June is Men’s Health Month
By Buffalo Medical Group | June 14 2022 | Uncategorized
By Zeeshan S. Hussain, M.D. – Buffalo Medical Group
Guys, let’s face it, if you’re like most men you just shrug off that nagging knee pain or persistent headache as “no big deal” or you say something like “It’s just a sign that I’m just getting older. While our health changes as we get older, that may not be the only reason for those ache’s and pains you might be experiencing.
June is National Men’s Health Month and while you may be inclined to tough it out, it’s the perfect time to get checked out by your primary care provider, who can not only diagnose what might be causing the problem, but also help you to develop a plan and set some goals for improving your health.
While most guys try to push through pain or other symptoms they might be experiencing, believe it or not, those symptoms may actually become worse due to the stress that they are causing you. Going to the doctor can do two incredible things: one, they can help figure out what’s wrong, but two, it can keep you from worrying.
Those symptoms may be a sign of something simple or maybe something more complex. Often times a change of lifestyle; getting more rest or more exercise, physical therapy or adjusting or changing a medication or dosage can make a big difference.
Relaxation and recovery are important steps to improving your health. Play some golf, get a massage, or taking a nap, it’s not lazy, it’s healthy. If you don’t have a regular exercise routine, start the conversation with your doctor about how you can get started and gradually increase your exercise program. Even a small change can have a big impact on your health.
If you’re a weekend warrior who over does it with landscaping, on the softball field or other sports activity, it’s always good to keep a simple treatment option in mind; the RICE Method. The RICE method includes the following four steps:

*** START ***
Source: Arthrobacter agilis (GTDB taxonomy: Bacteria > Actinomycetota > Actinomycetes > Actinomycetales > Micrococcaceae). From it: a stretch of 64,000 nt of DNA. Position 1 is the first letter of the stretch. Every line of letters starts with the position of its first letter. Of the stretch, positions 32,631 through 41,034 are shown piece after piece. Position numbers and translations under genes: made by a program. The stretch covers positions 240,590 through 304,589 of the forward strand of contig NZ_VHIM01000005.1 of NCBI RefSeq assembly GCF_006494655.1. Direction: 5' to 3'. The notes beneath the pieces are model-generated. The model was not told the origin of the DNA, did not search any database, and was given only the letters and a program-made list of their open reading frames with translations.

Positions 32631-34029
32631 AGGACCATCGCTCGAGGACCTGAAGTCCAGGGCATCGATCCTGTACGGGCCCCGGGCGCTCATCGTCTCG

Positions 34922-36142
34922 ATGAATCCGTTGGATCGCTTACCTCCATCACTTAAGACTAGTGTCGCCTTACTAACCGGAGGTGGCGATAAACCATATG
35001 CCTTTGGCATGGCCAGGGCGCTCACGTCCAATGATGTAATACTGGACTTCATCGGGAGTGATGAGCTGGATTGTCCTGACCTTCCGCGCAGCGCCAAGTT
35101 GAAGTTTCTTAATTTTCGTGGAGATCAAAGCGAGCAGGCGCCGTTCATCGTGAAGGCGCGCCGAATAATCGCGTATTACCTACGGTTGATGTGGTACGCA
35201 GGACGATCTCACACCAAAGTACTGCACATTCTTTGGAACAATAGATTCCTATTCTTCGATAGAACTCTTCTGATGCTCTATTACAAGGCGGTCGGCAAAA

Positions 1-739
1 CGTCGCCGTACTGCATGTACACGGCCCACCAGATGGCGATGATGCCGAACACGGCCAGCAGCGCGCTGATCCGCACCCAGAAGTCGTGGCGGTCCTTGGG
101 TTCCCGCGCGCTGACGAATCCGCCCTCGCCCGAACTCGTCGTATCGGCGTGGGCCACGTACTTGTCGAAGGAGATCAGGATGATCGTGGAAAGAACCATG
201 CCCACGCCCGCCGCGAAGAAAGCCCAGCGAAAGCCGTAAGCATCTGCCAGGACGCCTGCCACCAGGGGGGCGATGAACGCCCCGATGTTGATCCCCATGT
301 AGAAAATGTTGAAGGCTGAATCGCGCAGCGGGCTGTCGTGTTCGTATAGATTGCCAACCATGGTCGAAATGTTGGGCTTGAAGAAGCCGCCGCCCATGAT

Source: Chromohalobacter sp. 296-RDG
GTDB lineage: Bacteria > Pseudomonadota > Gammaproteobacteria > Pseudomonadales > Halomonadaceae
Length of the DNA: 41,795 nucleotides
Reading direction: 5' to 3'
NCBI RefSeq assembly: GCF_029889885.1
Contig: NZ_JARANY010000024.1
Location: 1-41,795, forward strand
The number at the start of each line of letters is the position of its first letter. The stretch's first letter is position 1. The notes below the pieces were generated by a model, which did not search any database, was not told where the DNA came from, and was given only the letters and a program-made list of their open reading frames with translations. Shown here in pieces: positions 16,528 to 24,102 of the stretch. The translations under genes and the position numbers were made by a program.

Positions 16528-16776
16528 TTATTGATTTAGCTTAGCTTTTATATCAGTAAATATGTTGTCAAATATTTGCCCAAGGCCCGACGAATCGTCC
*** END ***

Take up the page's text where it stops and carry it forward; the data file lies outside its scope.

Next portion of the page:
Step 1: Rest. Pain is your body’s signal that something is wrong – As soon as you get hurt, stop your activity, and rest the injured area as much as possible for the first 2 days. While some folks live by the “no pain, no gain” philosophy, doing so with certain injuries, like a moderate to severe ankle sprain, can make the damage worse and delay your recovery.
Step 2: Ice. Ice is a tried-and-true tool for reducing pain and swelling. Apply an ice pack (covered with a light, towel to help prevent frostbite) for 15-20 minutes every two to three hours during the first 24 to 48 hours. Don’t have an ice pack? A bag of frozen peas or corn make a good substitute.
Step 3: Compression. This means wrapping the injured area to prevent swelling. Wrap the affected area with an elastic medical bandage (like an ACE bandage). You want it to be snug but not too tight — if it’s too tight, it’ll interrupt blood flow.
Step 4: Elevation. This means raising the sore body part above the level of your heart. Doing so reduces pain, throbbing, and swelling. It’s not as tricky to do as you might think. For example, if you have an ankle sprain, you can prop your leg up on pillows while sitting on the sofa.
Keep in Mind
Men’s Health Month is a great time to remind guys to keep in mind a couple of other health related things:
- Schedule an Annual Physical Exam or Annual Wellness Visit – it’s a perfect opportunity to review your overall health status, perform a thorough physical exam and discuss other health and wellness related topics.
- Know your numbers –
- Blood Sugar/Glucose – Your blood sugar measurement reflects your body’s capability of converting the food you eat into energy. A high blood sugar reading – can point to the possibility of diabetes.
- BMI – Maintaining a healthy weight range for your age is good, but your body mass index (BMI) reveals more about your health. BMI is the ratio of your weight adjusted for your height. Your BMI is an important number because it is considered to be a more accurate definition for overweight and obesity than weight alone.
- Blood pressure – High blood pressure (Hypertension) has no symptoms, but can cause permanent damage to body organs. Talk to your doctor about changes in diet, exercise, or quitting smoking, can help improve your blood pressure.
Zeeshan S. Hussain, M.D. is accepting new patients at Buffalo Medical Group, 85 High Street in Buffalo. Call 716.656.4461 for an appointment.